Last month, an open letter written to Victoria’s Secret by a Texas father went viral on the Internet and it is some good stuff. In the letter, Reverend Evan Dolive chastises the lingerie retailer for it’s new Bright Young Things line, which is to be marketed towards middle school age girls. Why anyone in their right mind would think an 11 or 12 year old child needs lacy black hipsters that say “Wild” or a thong that says “Call Me” — or a thong at all for that matter — is so completely beyond me it makes me dizzy with rage. I agree with Reverend Dolive that this line sends the wrong message to young girls, a message that says “her self-worth and acceptance by others is based on the choice of her undergarments.” I also agree that it “thwarts the efforts of empowering young women” and “gives the message that women are sex objects.” It’s just sick, sick, sick.
When I listen to the parents of tween children, I’m terrified to think how much more will change in a decade with the way things seem to be going. The hormones and social minefield that is middle school are scary enough, but unlike when I was a kid, this generation has the overwhelming influence of Facebook, You Tube, and pop tarts like Miley Cyrus and Justin Bieber, which seems to be doing nothing but overstimulating and over-sexing them. Kids are hitting puberty earlier, but maturing later. And while this is the supposed Age of the Helicopter Parent, these kids are having sex, trying drugs, and approaching the world with the cavalier “I’ve got it all figured out” attitude usually reserved for high school seniors.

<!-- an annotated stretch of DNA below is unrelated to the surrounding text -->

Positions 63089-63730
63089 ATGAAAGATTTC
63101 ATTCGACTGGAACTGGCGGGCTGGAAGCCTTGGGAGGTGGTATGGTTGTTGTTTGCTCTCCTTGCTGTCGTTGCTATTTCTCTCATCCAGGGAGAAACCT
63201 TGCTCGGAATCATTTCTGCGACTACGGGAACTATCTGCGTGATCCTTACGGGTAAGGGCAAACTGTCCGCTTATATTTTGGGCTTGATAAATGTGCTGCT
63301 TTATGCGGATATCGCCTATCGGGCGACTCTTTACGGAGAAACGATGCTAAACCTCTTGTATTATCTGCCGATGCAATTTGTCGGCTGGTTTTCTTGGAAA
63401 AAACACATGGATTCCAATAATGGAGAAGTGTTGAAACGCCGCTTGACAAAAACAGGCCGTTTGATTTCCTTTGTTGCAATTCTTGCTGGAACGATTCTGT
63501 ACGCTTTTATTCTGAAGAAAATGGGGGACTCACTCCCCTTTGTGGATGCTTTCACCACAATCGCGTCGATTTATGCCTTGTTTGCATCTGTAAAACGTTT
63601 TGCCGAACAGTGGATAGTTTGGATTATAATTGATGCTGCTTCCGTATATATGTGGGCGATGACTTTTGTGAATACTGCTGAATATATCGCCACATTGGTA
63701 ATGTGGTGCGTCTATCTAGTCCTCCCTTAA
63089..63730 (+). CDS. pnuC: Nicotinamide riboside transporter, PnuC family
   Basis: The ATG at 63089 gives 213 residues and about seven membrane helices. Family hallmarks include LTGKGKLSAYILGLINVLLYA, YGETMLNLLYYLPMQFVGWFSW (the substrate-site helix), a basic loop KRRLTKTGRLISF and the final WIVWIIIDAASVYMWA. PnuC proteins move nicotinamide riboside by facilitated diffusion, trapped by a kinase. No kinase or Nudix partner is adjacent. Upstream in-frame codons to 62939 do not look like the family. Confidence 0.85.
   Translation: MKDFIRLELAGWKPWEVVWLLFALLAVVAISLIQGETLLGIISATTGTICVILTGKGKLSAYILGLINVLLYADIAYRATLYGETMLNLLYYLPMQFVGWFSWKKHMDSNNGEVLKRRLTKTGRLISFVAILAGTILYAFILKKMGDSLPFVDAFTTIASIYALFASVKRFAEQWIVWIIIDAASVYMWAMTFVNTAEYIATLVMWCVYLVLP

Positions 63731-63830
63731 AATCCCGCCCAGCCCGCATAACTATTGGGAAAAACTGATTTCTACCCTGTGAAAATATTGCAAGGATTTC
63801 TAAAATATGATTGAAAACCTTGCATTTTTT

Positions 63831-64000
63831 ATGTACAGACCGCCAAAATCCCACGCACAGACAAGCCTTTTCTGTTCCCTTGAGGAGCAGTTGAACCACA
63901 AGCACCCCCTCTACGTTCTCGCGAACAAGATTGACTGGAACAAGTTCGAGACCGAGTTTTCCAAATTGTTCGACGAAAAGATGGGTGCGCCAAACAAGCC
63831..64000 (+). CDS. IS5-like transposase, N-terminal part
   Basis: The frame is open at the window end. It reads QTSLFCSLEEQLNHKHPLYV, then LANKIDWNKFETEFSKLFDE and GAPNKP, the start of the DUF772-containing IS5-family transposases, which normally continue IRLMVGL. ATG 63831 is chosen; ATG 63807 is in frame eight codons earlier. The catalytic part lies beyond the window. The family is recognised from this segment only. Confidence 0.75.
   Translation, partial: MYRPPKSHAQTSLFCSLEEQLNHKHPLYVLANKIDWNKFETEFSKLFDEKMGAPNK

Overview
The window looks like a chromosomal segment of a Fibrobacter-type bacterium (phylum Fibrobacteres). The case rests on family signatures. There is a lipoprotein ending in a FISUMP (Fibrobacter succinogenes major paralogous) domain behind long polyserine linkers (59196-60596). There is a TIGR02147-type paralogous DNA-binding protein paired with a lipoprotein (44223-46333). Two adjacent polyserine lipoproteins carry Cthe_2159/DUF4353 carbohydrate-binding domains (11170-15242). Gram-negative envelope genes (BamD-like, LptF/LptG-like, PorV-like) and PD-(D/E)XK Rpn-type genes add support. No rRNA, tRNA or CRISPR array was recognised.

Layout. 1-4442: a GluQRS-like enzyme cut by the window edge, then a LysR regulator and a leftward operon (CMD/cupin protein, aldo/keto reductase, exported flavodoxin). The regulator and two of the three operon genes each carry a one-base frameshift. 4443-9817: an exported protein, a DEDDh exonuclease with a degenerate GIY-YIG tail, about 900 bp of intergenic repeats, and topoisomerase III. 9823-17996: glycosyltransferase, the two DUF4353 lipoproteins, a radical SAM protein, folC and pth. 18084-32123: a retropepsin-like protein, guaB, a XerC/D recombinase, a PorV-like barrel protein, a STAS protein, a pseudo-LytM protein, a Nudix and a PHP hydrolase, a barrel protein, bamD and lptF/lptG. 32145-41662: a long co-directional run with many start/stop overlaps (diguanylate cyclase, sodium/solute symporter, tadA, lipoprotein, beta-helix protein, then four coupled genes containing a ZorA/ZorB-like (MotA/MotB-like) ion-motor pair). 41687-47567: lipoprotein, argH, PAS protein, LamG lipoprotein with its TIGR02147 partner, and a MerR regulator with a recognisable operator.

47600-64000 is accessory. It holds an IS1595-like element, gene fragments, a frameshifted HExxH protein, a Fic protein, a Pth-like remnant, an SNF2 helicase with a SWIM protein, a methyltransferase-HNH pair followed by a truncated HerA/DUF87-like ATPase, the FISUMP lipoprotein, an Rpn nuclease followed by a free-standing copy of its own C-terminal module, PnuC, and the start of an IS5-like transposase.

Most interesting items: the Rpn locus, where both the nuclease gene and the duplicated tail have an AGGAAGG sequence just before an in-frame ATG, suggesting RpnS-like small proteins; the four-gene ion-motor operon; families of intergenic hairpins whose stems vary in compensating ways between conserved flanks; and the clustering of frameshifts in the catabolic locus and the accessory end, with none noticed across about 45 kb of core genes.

I don’t know whether this supercharged “maturation” is because of soulless marketing campaigns like Bright Young Things or corporations are just capitalizing on the social trends created by other vices of the 21st century. But as a parent, even the parent of a preschooler, it’s a seemingly insurmountable obstacle. I’m so worried about the peer pressure that Coraline may face in middle school that I already have rules like not wearing leggings as pants (that is without a dress or skirt over them) or not playing with make-up. I hear a lot of parents say that it’s getting so hard to protect their kids, to keep them kids while they’re still kids. It’s just not fair, to anyone.
What do you think about the Bright Young Things line? Do you think it’s as inappropriate as I do? If not, why? What do you do at home with your tweens to keep clothing choices and behavior age-appropriate?
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